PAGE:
Rock 'N' Roll Lyric of the Day:

"You could lie on a riverbank
"Or paint your name on a water tank
"Miscount all the beers you drank
"Back where I come from
"Back where I come from
"Where I'll be when it's said and done
"Well I'm proud as anyone
"That's where I come from
"We learned in a Sunday school
"Who made the sun shine through.
"I know who made the moonshine, too
"Back where I come from.
"Blue eyes on a Saturday night
"Ttan legs in the broad daylight
"TV’s, they were black and white
"Back where I come from"

-- Mac McAnally, Back Where I Come From

Posted on: July 13, 2010 8:39 pm
 

Setting the stage at the All-Star Game

ANAHEIM, Calif. -- A few things as we get set for the 81st All-Star Game:

-- National League pitching plans: Florida's Josh Johnson and Philadelphia's Roy Halladay will follow starter Ubaldo Jimenez to the mound. After that, manager Charlie Manuel plans to review the game situation, see where the AL lineup is and go from there. With lefties Joe Mauer, Robinson Cano and Carl Crawford hitting 7-8-9, you could see one of a couple of lefty relievers, Hong-Chih Kuo or Arthur Rhodes if the situation dictates.

-- AL pitching plans were unclear as for who would follow Tampa Bay's David Price to the hill. But in Price, Texas' Cliff Lee, Boston's Jon Lester and the Yankees' Andy Pettitte, the AL is loaded with lefties. Which could mean right-handers Justin Verlander and Phil Hughes will be interspersed with them.

-- Boston's David Ortiz on the legacy of the late Yankees owner George Steinbrenner: "Unbelievable. When you give a team that many dreams, that many possibilities to win, that's something you've got to respect no matter what."

-- This is how stacked the AL is: Mauer, last year's MVP, is hitting seventh. Last time he did that? "The minor leagues," Mauer said. His reaction to hitting seventh? "Where do you want to put everybody?" Mauer said. "Somebody's gotta bat down there."

-- The pressure is on Padres closer Heath Bell if he pitches late in a close game. San Diego has provided three of the past four losing pitchers: Bell last year, Chris Young in 2007 and Trevor Hoffman in 2006.

-- Atlanta's Omar Infante, the most unlikely of All-Stars, is having a ball. His favorite moments? Tuesday afternoon in NL clubhouse, and Monday watching the Home Run Derby on the field, holding his one-year-old son, taking as many photos as he could. As for the game? "It's very important," said Infante, whose Braves are in position to benefit if the NL can win home-field World Series advantage. "Everybody's psyched."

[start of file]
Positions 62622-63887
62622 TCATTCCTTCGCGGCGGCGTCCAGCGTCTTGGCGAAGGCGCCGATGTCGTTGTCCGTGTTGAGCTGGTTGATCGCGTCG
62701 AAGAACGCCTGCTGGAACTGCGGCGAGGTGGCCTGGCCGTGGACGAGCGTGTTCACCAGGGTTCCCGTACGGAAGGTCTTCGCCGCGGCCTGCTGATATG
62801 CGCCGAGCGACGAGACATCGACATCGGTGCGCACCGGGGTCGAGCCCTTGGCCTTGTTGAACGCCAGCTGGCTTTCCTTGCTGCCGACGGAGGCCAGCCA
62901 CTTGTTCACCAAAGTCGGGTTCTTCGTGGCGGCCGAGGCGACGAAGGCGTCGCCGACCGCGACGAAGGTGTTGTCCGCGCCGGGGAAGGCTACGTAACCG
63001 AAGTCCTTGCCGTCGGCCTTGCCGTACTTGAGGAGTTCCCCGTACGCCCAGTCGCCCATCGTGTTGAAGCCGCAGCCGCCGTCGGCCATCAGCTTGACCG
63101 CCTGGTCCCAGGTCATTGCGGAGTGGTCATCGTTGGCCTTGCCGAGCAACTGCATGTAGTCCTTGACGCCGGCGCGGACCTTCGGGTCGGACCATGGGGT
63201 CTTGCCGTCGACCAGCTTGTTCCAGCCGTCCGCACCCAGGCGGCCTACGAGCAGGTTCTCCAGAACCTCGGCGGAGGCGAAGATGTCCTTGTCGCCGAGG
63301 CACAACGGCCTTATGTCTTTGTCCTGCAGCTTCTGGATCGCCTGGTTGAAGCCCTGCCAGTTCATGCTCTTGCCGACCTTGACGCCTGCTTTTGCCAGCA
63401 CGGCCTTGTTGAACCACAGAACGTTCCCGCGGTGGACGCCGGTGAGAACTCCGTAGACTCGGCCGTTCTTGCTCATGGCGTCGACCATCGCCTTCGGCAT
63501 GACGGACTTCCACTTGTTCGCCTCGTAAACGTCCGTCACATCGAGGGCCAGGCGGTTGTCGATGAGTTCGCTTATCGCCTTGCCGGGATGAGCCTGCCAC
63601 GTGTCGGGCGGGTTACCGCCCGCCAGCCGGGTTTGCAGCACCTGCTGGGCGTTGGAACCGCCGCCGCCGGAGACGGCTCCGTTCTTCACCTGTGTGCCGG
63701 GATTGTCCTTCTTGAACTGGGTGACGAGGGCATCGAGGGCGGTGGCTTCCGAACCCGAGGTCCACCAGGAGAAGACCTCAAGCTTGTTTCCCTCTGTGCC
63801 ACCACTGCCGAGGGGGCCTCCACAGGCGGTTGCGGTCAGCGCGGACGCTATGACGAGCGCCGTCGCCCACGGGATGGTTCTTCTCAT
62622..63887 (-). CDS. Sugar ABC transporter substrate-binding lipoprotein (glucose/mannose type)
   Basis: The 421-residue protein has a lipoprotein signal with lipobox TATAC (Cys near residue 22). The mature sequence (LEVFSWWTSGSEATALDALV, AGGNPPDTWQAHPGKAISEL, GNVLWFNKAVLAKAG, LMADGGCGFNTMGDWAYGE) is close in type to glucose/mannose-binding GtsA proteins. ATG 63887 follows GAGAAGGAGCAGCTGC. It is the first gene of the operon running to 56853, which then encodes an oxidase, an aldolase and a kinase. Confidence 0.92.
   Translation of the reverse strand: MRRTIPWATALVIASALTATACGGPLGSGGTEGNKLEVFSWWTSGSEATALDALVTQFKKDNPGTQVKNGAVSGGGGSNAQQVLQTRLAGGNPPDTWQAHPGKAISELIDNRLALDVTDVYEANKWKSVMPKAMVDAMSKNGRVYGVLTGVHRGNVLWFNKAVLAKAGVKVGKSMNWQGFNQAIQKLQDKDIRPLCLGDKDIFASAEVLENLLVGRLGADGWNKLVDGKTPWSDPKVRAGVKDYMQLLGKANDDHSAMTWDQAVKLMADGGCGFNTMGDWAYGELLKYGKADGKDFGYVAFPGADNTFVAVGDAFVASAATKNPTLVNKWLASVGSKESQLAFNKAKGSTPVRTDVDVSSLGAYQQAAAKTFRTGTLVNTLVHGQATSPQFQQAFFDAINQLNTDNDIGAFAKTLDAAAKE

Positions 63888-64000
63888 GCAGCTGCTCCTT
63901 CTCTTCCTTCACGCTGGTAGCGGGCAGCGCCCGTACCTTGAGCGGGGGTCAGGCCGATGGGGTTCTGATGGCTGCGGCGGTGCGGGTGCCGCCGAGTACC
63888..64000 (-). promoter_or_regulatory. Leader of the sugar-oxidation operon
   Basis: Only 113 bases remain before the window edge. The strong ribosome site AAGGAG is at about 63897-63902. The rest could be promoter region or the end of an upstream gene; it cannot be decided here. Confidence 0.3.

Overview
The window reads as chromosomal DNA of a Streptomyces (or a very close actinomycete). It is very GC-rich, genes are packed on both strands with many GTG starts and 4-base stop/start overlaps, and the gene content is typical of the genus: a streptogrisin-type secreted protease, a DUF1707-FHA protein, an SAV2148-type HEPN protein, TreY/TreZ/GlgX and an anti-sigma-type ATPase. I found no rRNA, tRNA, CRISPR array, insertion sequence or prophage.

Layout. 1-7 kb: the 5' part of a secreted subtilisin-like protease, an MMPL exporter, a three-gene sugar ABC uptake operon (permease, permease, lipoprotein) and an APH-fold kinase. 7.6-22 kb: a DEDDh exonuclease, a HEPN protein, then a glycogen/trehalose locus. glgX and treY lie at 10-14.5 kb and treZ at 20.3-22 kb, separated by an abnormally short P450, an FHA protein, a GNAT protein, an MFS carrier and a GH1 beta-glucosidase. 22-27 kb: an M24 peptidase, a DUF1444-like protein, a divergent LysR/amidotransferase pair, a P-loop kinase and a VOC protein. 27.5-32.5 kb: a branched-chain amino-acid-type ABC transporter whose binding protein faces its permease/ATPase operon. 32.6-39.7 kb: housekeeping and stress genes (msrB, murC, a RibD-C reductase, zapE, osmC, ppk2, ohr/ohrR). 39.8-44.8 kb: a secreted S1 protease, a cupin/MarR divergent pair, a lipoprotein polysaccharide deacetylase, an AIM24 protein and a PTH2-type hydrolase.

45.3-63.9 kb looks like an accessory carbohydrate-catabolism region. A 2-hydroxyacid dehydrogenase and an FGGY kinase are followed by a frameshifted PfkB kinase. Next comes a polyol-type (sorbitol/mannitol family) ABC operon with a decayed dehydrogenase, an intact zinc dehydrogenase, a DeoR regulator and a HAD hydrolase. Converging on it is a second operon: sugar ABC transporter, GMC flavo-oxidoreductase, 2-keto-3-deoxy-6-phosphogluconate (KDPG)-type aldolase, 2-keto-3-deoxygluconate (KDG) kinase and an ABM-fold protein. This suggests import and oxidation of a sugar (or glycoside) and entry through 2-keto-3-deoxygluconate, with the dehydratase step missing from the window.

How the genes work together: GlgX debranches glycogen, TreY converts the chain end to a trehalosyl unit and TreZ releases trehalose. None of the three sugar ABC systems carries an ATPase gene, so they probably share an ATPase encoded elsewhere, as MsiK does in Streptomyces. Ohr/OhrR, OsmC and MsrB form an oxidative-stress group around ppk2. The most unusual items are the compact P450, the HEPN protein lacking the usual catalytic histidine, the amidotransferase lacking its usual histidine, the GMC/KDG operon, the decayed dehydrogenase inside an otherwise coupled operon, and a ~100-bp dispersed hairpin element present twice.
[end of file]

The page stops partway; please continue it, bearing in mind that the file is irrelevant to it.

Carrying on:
-- The turf is in good shape here in Angel Stadium. But it almost was in even better shape. The rock band U2 was scheduled to play Angel Stadium in early June, after which the contract called for new sod to be laid at Angel Stadium. Instead of a new playing surface, however ... well, Bono underwent emergency back surgery, U2 canceled its tour and the turf remains the same.

Posted on: July 12, 2010 8:28 pm
Edited on: July 12, 2010 8:32 pm
 

Will young power arms finally shift tide to NL?

ANAHEIM, Calif. -- How long has it been since the National League has won a freakin' All-Star Game?

Let's just say this: Last time the NL won, 1996 in Philadelphia, Bob Dole was running for president.

It's weird, it's bizarre, it's ugly and it's a subject the National Leaguers get tired of answering. Current count: The AL's unbeaten streak has reached 13 years, including winning the past seven in a row (since the humiliating 2002 tie in Milwaukee).

Yet silly as this sounds, there is a very real sense that the tide might be beginning to shift away from Junior Circuit dominance in the Mid-Summer Classic.

Reasons?

Colorado's Ubaldo Jimenez. Florida's Josh Johnson. San Francisco's Tim Lincecum. Milwaukee's Yovani Gallardo. All All-Stars this year. And, Washington's Stephen Strasburg, and San Diego's Mat Latos, who very well could debut as All-Stars next summer when the game hits Phoenix.

You know about Strasburg. And Latos was the next pitcher NL manager Charlie Manuel would have chosen in the event of one more injury scratch.

"It needs to turn for us, the way it's been going," says San Diego manager Bud Black, a coach on Manuel's NL staff this week. "There are some fine young power arms in the National League.

"Hey, the American League's no slouch either, with David Price and CC Sabathia. And Felix Hernandez can probably throw it as hard as he wants to."

No question. But there is more sizzle in the NL's pitching this summer -- especially given all the incredibly talented young arms -- than there has been in quite some time.

"Just looking at our staff, I know I wouldn't want to be a hitter on the other side," says Mets third baseman David Wright, who has been in the NL clubhouse for the past four losses. "We have some power arms, really, top to bottom. Just seeing their age and the ability and the upside and what they've accomplished already is amazing.

"I know how I feel with a bat in my hands in the box against these guys. Then when you string together the depth that the NL has with their young power arms, it's pretty impressive."

Jimenez comes into the game with 15 wins, a no-hitter against Atlanta this year and a 33-inning scoreless streak compiled during one especially torrid stretch in May and June.

Johnson leads the majors with a 1.70 ERA and has allowed no more than one earned run in 10 of his past 11 starts.